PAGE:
As is the Greens’ way, when we move to disallow something, we also want to let the government know how we think it could be done better. Instead of the unfettered clearing proposed by this change to the clearing regulations, we have referred to the Environmental Defenders Office of WA and believe its guidelines for clearing should be put in place. I quote the guidelines —
Native vegetation should not be cleared if:
(a) it comprises a high level of diversity of plant species;
(b) it comprises the whole or part of, or is necessary for the maintenance of, a significant habitat for fauna indigenous to Western Australia;
(c) it includes, or is necessary for the continued existence of, flora declared to be rare under the Wildlife Conservation Act 1950;
(d) it comprises the whole or part of, or is necessary for the maintenance of, an ecological community declared under the Environmental Protection and Biodiversity Conservation Act 1999 (Cth) as threatened, endangered or vulnerable;
Hon Robyn McSweeney interjected.
Hon LYNN MacLAREN: If these pieces of land that I am describing with the quantities that they have are not under threat, then it should be of no consequence if we add these to the requirements.
Hon Robyn McSweeney: With what you have just said to me, it could be anything. You read what you just said back to me; it could be anything.
Hon LYNN MacLAREN: Well, I will give the member a copy of it. I am happy to distribute this.
The guidelines continue —
(e) it is significant as a remnant of native vegetation in an area that has been extensively cleared;
(f) it is growing in, or in association with, an environment associated with a watercourse or wetland;
(g) the clearing of the vegetation is likely to cause appreciable land degradation;
This is a good principle. I quote —
(h) the clearing of the vegetation is likely to have an impact on the environmental values of any conservation park, national park, nature reserve, marine nature reserve, marine park or marine management area;
(i) the clearing of the vegetation is likely to cause deterioration in the quality of surface or underground water; or
(j) the clearing of the vegetation is likely to cause, or exacerbate, the incidence or intensity of flooding.
These are good principles and I am sure if members had them in front of them they would see that they make the most sense for protecting native vegetation by prohibiting clearing in these circumstances. If in the Department of Environment Regulation’s opinion there is a good reason for making a decision that is seriously at variance with the clearing principles, then we say that DER must publish those reasons.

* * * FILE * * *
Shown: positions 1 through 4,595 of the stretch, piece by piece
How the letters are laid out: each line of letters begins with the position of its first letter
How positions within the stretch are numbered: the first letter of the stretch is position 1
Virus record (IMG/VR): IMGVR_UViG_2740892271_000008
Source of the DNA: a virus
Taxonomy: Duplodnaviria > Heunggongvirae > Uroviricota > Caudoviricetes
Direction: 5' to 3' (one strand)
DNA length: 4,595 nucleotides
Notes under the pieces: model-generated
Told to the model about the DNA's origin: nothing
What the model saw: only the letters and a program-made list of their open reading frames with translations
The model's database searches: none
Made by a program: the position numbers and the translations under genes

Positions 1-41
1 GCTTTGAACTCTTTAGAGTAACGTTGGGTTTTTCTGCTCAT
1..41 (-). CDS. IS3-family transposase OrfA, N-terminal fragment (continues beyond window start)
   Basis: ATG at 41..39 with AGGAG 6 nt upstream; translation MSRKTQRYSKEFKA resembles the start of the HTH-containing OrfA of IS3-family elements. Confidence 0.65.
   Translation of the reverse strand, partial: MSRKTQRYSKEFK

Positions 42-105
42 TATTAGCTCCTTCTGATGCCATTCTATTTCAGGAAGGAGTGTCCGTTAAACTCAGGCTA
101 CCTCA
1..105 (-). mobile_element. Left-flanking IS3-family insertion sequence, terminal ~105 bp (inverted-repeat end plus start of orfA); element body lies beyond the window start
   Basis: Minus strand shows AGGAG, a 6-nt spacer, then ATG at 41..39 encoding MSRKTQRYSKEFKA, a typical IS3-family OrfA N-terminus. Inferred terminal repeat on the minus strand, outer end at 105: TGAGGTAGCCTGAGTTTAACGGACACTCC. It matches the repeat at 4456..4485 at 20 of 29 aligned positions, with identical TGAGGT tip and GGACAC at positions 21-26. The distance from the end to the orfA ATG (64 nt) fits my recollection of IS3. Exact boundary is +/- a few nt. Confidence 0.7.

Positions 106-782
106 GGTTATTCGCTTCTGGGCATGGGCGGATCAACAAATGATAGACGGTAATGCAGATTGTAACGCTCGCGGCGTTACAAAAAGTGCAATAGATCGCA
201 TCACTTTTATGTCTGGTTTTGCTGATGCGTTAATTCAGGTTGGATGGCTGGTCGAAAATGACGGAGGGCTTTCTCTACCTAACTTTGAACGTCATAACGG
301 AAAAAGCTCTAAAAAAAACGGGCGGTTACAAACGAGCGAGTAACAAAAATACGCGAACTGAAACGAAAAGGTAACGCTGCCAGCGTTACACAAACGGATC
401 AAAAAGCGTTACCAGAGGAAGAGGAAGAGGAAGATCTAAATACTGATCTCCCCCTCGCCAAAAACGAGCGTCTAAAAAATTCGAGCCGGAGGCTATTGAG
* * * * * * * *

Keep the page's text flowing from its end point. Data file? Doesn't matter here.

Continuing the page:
The Greens would seek to disallow these amendments to the clearing regulations. We believe that they will have a detrimental impact on our environment. There are principles we can put in place to ensure that our land can be passed on to future generations in a decent condition and without impacting on the fragile wildlife that we are already destroying in alarming numbers. We believe that the amendments to the clearing regulations put forward go too far. They relax the clearing permit system far too much. We need guidelines in place so that we do not lose anything else that is of value to the land or its native animals. These principles will also result in healthier farming land from which people who make their living on farms can sustain future generations.
This is not therefore a lose–lose situation. We are asking the government to continue the win–win situation and disallow this unfettered clearing. I know that if Hon Robin Chapple were in this place, he would make this case most passionately for his electorate of Mining and Pastoral Region. However, even I, as a member representing the South Metropolitan Region and with a view to planning systems that create a liveable city and a liveable place for us to inhabit —
The ACTING PRESIDENT (Hon Liz Behjat): Order!
Hon LYNN MacLAREN: As I was saying, even I, as a member representing a city electorate, recognise the potential detrimental impact of unfettered clearing in our state. I am therefore hoping that members will see the sense of this, having had an opportunity to reflect on what is potentially at loss here, and that they will turn back the clearing regulation changes. Unfortunately, in the way that the government has done this, it is a regulation that must be entirely disallowed for us to put in an amended clearing regulation. There is no opportunity for me at this late juncture to amend that regulation to put in place these safeguards we are proposing. I am therefore asking members to disallow these regulations to try to save what is left of our terrific biodiversity in Western Australia, and to find other ways to assist farmers, if they are having trouble sustaining their livelihoods on their land, without clearing any further native vegetation. If it were up to me, I would like to see much stronger controls and much stronger protections for native vegetation. Unfortunately, this clearing regulation takes us in the other direction. It is a big concern for all of us in the environmental movement that we could potentially lose what little we have left in some areas that are very degraded. With that, I ask that members support this disallowance motion.